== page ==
Fine Schumann from the LSO and Sir John Eliot Gardiner


Schumann and Beethoven: Piotr Anderszewski (piano), London Symphony Orchestra, Sir John Eliot Gardiner (conductor), Barbican Hall, Barbican Centre, London, 10.2.2019 (AS)

Piotr Anderszewski (c) Robert Workman

Piotr Anderszewski (c) Robert Workman

Schumann – Overture, Manfred, Op.115
Beethoven – Piano Concerto No.1 in C, Op.15
Schumann – Symphony No.1 in B flat, Op.38 (Spring)

The originally planned programme was to have contained the Schumann Piano Concerto, but the Beethoven was substituted at the request of the pianist. For some musicians, the First is their favourite of all the Beethoven piano concertos, despite it being quite an early work, and in a way one can understand why, since it has such charm, youthful vitality and some quite bold, innovative features for its time.

Initially there seemed much to admire in Anderszewski’s neat, classical approach to the first movement. His clean-cut, elegant and quietly expressive manner seemed to fit the music very well. But as the movement developed so did Anderszewski’s playing remain completely constant and unvaried, and a certain bland, routine quality became the dominant impression. Eliot Gardiner drove the tuttis along with a good deal of spirit, but there was – as throughout the concert – rather too much of an enthusiastic contribution from the timpanist (not the LSO’s usual principal), whose hard stick thwacks became tiring to the ear.

In the slow movement it was all change. Anderszewski’s playing at once developed a warmer, more overtly expressive nature, and his gently affectionate and fluent playing was a delight. It was back to sterner stuff for the finale, with Gardiner in particular attacking the music with some vehemence. Anderszewski’s fairly brittle, straightforward playing was appropriate in a way, but the latent humour of the music was not awakened.

For the concerto the orchestral players were conventionally seated. The strings were made to play without vibrato, though the occasional oscillating hand movements of at least one violinist betrayed a fall from grace.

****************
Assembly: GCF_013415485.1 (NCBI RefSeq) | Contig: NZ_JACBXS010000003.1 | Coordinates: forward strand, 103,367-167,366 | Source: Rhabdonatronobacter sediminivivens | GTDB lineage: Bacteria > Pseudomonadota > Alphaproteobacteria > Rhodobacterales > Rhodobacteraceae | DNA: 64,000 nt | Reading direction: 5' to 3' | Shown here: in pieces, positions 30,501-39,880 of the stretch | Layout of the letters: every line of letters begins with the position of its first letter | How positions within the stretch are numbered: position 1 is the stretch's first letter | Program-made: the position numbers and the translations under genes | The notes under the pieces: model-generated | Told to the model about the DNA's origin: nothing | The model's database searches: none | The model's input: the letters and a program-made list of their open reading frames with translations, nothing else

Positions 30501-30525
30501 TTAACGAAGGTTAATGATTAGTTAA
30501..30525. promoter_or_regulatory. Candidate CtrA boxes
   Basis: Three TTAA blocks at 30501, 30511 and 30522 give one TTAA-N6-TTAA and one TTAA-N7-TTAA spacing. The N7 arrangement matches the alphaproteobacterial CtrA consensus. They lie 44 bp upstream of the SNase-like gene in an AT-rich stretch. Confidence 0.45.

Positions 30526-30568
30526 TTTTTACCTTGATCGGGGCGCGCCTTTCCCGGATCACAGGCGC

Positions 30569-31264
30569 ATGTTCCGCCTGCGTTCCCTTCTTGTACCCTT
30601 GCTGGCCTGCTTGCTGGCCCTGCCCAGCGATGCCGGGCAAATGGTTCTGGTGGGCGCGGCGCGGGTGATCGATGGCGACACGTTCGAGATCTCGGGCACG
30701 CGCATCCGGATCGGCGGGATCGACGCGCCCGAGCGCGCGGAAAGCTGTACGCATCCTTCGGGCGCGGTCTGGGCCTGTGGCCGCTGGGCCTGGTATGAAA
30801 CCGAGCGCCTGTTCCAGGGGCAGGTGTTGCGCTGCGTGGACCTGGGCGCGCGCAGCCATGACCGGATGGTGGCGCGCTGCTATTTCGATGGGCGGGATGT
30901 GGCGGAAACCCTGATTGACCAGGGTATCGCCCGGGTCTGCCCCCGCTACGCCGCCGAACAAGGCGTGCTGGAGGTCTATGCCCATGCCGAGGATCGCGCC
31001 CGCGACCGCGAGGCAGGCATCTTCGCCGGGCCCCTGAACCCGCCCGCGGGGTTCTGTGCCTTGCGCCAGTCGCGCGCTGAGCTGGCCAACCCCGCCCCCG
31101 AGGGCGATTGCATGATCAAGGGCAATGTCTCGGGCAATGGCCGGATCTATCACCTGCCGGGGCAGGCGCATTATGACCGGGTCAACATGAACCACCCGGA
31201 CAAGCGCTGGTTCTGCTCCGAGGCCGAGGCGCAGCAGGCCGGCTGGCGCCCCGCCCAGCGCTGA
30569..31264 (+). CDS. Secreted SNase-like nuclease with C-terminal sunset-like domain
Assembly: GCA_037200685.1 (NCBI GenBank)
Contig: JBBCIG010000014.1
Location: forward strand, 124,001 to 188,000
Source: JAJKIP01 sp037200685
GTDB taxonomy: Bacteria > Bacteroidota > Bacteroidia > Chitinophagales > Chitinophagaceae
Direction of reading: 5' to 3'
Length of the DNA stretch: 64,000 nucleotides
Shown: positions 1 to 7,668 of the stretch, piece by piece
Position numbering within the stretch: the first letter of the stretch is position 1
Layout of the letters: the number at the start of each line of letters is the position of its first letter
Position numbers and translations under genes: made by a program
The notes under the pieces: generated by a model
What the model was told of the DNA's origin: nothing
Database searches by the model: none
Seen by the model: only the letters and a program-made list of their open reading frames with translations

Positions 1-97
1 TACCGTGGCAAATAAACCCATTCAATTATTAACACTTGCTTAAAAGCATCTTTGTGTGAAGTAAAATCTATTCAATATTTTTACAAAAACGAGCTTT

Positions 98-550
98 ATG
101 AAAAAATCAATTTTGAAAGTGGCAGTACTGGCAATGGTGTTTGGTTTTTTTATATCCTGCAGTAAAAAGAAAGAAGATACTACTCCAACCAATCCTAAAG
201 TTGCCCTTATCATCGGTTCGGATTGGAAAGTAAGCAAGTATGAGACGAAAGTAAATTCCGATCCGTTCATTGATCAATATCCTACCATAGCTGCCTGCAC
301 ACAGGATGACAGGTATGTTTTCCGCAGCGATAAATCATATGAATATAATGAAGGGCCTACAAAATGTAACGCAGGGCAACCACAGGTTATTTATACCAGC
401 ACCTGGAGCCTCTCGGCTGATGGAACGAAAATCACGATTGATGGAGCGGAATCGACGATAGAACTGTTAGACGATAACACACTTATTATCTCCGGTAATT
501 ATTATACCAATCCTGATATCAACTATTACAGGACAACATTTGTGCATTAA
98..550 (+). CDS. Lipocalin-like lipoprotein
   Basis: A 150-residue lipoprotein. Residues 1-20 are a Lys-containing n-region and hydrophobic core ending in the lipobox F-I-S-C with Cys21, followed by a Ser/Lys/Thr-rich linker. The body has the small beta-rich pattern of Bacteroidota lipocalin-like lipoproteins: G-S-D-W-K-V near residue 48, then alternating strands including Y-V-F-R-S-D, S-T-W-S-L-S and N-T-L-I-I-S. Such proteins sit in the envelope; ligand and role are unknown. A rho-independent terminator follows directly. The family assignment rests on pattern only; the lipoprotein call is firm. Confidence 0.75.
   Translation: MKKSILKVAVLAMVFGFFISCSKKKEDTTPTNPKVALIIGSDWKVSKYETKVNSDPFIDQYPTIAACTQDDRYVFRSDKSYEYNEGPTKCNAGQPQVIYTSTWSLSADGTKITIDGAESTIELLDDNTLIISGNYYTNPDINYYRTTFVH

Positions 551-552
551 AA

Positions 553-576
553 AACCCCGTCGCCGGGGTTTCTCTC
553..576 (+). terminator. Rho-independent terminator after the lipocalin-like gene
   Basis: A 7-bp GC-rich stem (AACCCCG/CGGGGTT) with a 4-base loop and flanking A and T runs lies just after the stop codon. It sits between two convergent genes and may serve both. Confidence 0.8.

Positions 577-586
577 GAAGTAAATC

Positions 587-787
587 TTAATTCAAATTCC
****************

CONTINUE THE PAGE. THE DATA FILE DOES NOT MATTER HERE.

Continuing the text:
Schumann’s Manfred Overture had started the concert. In this work and in the symphony that concluded the concert Gardiner made all the players (except cellos and basses) stand, as is his wont in early romantic repertoire. In the programme, he repeated his reasons for this course of action. “Without chairs the strings can stand closer together – they can hear each other and the sightlines are better. They can play like soloists”. The players’ view of this procedure is, so far as I know, unrecorded.

In any event the Overture was played in a splendidly virile, ardent fashion. At certain unexpected points Gardiner made expressive slowings down, which didn’t really help the musical argument, though it didn’t do much harm either.

The highpoint of the concert was Gardiner’s conduct of the Spring Symphony. Almost everything seemed just right, except that sometimes the slightly reduced, vibrato-less string sections became a little overwhelmed, not only by the over-athletic timpanist, but also the brass when playing at full tilt. But the way Gardiner launched whole-heartedly into the opening orchestral fanfare was most uplifting and throughout the Allegro molto vivace section of the movement his conducting was full of life, but not overdriven. Here and throughout the work his tempi were perfectly chosen. The Larghetto was infused with a lovely, romantic warmth, with some particularly beautiful phrasing, the Scherzo had a vigorous but still lilting rhythm, with the two trio sections perfectly pointed, and the finale, played like the opening movement with the repeat observed, had an appealingly and particularly high-spirited dance-like quality to elevate one’s spirit.

Have Schumann’s wonderful symphonies taken their rightful place in the repertoire at last? I hope so. A gratifyingly full audience seemed thoroughly to enjoy the performance, and the evening could have ended well on that high point. But we then had a delightfully played encore in the shape of the Scherzo from Mendelssohn’s Midsummer Night’s Dream music.

Alan Sanders      




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